ETOOBUSY 🚀 minimal blogging for the impatient
Where I wanted to generate different PNG files with Gnuplot, each corresponding to a different mix of two functions, parametrically.
For a future post (I hope), I wanted to generate different images for showing the transition from the linear space to the transformed space in Fortune’s algorithm (see also the other post). And I wanted to use Gnuplot.
My first step has been to make the Gnuplot script parametric, which is easy:
1 #!/usr/bin/env gnuplot 2 3 # Mathematics 4 Ax = 0 5 Ay = 0 6 m = 0.9 7 q = -1.0 8 line(x) = m * x + q 9 dist(x) = sqrt((Ax - x)**2 + (Ay - line(x))**2) 10 hyperb(x) = line(x) + dist(x) 11 r = (0.0 + n) / N 12 mix(x) = (1 - r) * line(x) + r * hyperb(x) 13 14 # Graphics 15 reset 16 set terminal pngcairo size 410,250 enhanced font 'Verdana,9' 17 set output filename 18 set style line 1 lc rgb 'red' lw 2 19 set style line 2 lc rgb 'blue' pt 7 20 set key off 21 set yrange [-2:1.2] 22 23 ## Draw point 24 set label at Ax, Ay "A" point ls 2 25 26 ## Draw mix 27 plot [-1:1] mix(x) t 'mix' ls 1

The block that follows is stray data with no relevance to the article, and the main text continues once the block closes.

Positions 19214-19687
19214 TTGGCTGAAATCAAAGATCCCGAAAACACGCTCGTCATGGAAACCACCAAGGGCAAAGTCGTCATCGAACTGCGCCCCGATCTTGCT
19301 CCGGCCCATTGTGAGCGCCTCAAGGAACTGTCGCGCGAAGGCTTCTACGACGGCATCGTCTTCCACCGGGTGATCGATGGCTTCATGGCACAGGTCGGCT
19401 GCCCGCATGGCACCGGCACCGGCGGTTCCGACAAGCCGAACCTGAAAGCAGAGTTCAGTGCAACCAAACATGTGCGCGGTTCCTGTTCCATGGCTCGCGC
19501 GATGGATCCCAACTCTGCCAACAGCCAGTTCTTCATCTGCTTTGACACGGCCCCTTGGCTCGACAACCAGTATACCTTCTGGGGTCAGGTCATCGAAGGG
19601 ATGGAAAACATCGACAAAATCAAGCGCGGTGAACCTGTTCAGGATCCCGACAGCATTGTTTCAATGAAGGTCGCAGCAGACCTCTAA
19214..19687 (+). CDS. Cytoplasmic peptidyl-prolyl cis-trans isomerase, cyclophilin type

Local version (without line numbers!).
As indicated by the comments, the first section (lines 4 through 12) include the mathematics for the curves and their mix:
- lines 4 through 7 include the parameters for the
Ay) and the line (via
- line 8 defines the
- line 9 is a helper function to calculate the distance of a point on
the line from the reference point
- line 10 calculates the hyperbole according to Fortune’s algorithm;
- line 11 calculates
r, that allows mixing
hyperbtogether. It is supposed to range between
- line 12 calculates the mix of
hyperb, according to the ratio
The mix is just a linear combination of the two functions, according to
r. This is calculated using the two parameters
which are supposed to come from the outside; this allows passing the
ratio as a numerator/denominator pair, which allows using integers from
The rest is graphics stuff. One important thing is that line 17 sets the
name of the output file according to the
filename variable, which is
supposed to be set from the outside.
Invoking the script, then, requires setting
# set at 10/25th of the mix, save in test.png $ gnuplot \ -e 'n=10' \ -e 'N=25' \ -e 'filename=test.png' \ 20200303-parametric.gnuplot
And I guess it’s all for today!